Limitations to these federal agencies’ ability to enforce existing laws and regulations governing DTC advertising of prescription medical products.
Notably, among the 20 bipartisan signatories are 14 members of the House Energy and Commerce Committee, as well as the chair and ranking members of two subcommittees with immediate jurisdiction over the federal agencies that manage and enforce these regulations. However, growing support for federal action also extends beyond Capitol Hill with a national consumers group endorsing congressional concerns.
‘Skipping over the expertise of health care professionals’
In response to the House letter, the National Consumers League (NCL) noted it “applauds and fully supports” the bipartisan call for a review of federal regulation surrounding DTC prescription medical device advertising practices.
“We have observed an increasingly common practice of skipping over the expertise of health care professionals in the delivery of certain medical services in an effort to deliver services and treatments directly to consumers at lower cost and more efficiently,” the NCL notes, adding that such conveniences cannot “come at the expense of consumers’ health and safety.”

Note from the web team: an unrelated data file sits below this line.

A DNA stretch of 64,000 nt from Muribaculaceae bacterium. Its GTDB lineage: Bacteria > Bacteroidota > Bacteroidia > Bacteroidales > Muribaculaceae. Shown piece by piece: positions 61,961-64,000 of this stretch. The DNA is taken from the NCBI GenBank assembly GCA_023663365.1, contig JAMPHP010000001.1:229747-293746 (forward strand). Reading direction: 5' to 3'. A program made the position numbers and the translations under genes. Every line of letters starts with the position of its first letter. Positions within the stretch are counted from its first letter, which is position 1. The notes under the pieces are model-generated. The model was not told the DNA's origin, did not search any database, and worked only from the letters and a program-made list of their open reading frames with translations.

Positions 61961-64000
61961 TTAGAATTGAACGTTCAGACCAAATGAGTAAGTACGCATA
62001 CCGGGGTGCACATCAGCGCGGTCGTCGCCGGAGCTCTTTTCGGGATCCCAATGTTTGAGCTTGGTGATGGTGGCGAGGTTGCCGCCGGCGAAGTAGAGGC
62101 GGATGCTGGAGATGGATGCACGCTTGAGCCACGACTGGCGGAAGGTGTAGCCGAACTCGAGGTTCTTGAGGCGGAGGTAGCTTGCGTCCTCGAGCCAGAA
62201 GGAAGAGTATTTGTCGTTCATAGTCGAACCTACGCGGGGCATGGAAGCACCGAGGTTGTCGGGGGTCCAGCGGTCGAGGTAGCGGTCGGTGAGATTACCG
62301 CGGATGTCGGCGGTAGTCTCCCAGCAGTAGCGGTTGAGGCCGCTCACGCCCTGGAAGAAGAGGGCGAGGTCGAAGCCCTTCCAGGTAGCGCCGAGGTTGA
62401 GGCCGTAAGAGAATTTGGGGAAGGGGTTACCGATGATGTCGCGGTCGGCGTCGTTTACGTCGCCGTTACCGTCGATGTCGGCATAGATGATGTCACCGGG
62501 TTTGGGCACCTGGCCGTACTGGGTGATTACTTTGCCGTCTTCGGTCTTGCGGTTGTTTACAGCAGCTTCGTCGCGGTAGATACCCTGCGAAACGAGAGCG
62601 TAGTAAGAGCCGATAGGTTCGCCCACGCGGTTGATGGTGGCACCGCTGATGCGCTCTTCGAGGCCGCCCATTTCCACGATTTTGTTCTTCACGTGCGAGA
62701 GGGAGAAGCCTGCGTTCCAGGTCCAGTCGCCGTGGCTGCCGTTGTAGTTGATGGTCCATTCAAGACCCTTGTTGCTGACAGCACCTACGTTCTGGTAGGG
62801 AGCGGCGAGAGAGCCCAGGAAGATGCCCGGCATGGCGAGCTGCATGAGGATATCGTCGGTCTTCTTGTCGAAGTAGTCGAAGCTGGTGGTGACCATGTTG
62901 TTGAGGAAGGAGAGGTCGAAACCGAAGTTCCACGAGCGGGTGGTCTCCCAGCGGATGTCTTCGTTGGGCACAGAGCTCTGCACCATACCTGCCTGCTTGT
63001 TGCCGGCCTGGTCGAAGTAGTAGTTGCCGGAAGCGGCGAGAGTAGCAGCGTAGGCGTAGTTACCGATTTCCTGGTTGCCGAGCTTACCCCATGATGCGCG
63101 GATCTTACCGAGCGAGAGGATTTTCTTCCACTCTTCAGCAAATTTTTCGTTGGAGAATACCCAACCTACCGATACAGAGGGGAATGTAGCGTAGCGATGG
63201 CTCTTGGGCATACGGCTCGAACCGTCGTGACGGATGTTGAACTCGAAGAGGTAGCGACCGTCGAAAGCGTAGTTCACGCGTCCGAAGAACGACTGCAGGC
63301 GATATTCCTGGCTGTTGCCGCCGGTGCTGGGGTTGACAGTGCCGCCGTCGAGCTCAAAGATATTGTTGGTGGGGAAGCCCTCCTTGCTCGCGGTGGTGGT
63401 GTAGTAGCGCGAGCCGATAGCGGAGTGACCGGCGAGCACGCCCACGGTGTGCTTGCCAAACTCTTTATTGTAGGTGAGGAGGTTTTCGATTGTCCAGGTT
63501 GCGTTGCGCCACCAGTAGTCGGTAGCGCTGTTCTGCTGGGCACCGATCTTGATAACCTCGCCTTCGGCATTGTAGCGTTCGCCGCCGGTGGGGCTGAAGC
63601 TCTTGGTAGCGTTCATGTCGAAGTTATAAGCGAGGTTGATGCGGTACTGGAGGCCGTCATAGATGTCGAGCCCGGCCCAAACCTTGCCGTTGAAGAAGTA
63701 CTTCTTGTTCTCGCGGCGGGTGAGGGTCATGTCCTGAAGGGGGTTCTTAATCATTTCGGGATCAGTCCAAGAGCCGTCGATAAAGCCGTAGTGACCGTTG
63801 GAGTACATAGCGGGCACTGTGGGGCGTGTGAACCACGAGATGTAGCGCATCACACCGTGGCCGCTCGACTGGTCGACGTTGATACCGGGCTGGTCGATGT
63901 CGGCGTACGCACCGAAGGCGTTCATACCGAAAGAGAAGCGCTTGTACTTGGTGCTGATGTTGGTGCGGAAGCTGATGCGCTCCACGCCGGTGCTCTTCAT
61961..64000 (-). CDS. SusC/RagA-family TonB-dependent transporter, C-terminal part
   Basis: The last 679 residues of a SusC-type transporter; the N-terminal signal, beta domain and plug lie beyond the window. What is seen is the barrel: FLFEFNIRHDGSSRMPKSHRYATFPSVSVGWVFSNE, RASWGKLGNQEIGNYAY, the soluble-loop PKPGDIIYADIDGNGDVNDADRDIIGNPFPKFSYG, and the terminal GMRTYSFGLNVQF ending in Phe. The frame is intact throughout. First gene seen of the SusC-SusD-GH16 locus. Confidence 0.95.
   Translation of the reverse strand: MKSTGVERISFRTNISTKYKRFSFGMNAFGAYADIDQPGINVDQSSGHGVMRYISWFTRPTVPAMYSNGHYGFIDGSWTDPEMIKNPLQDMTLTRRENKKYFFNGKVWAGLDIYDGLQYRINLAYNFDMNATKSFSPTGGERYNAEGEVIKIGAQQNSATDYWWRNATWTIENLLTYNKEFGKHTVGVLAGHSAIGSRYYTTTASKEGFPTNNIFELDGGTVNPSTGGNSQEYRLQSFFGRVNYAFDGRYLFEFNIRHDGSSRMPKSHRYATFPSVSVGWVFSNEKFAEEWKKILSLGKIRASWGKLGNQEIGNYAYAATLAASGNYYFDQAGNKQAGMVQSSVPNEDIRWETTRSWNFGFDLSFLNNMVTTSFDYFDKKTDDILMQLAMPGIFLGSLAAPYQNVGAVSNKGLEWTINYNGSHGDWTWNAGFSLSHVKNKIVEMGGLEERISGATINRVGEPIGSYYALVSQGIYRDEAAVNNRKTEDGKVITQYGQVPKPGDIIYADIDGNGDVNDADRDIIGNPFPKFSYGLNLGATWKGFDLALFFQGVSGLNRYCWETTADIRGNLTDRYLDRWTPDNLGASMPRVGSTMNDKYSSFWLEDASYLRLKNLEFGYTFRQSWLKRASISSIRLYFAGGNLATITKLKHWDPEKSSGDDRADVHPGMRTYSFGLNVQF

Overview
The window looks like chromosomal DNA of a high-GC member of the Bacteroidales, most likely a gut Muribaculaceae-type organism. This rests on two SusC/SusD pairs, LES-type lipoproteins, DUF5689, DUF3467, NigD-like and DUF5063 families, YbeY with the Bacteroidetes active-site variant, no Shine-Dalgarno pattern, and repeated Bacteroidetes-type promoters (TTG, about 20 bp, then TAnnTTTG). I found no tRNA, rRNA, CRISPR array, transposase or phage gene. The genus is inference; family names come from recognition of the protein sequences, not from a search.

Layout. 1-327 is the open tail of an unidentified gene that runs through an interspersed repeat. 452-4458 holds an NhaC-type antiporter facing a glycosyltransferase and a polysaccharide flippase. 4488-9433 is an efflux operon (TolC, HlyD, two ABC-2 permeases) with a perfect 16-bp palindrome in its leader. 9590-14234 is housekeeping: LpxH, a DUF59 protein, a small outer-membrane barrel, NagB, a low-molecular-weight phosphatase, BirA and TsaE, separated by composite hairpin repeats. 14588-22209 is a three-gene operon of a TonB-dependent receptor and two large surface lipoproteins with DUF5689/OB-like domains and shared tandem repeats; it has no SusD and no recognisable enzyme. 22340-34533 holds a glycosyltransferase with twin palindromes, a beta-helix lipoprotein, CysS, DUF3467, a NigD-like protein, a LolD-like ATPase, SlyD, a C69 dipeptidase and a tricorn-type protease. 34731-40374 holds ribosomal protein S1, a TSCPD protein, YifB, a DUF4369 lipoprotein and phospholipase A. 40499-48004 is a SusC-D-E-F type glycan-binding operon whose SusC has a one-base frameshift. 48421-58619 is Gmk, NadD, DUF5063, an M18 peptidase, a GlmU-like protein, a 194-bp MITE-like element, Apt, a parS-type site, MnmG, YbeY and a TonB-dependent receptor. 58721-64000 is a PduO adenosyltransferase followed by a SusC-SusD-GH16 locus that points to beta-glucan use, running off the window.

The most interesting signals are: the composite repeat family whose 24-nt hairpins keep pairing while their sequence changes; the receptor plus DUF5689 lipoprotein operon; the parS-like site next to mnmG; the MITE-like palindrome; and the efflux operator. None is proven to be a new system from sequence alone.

Specifically, the NCL letter calls out DTC contact lens vendors with business models that seem to encourage consumers to bypass their doctors’ evaluation or supervision, and similarly, cited the New York Times article about patients suffering harm after DTC contact lens sellers substituted their own brands of contact lenses in place of what was prescribed.
In both circumstances—the House letter and the NCL’s backing—the appeal for federal action is something the AOA, Health Care Alliance for Patient Safety and other health care organizations strongly support and have advocated toward for years.
AOA’s contact lens patient protection advocacy
Long has the AOA spoken out against DTC contact lens sales schemes that seek to disrupt the doctor-patient relationship and other online vendors that skirt federal contact lens market laws and regulations, placing a greater emphasis on convenience than patients’ vision and eye health.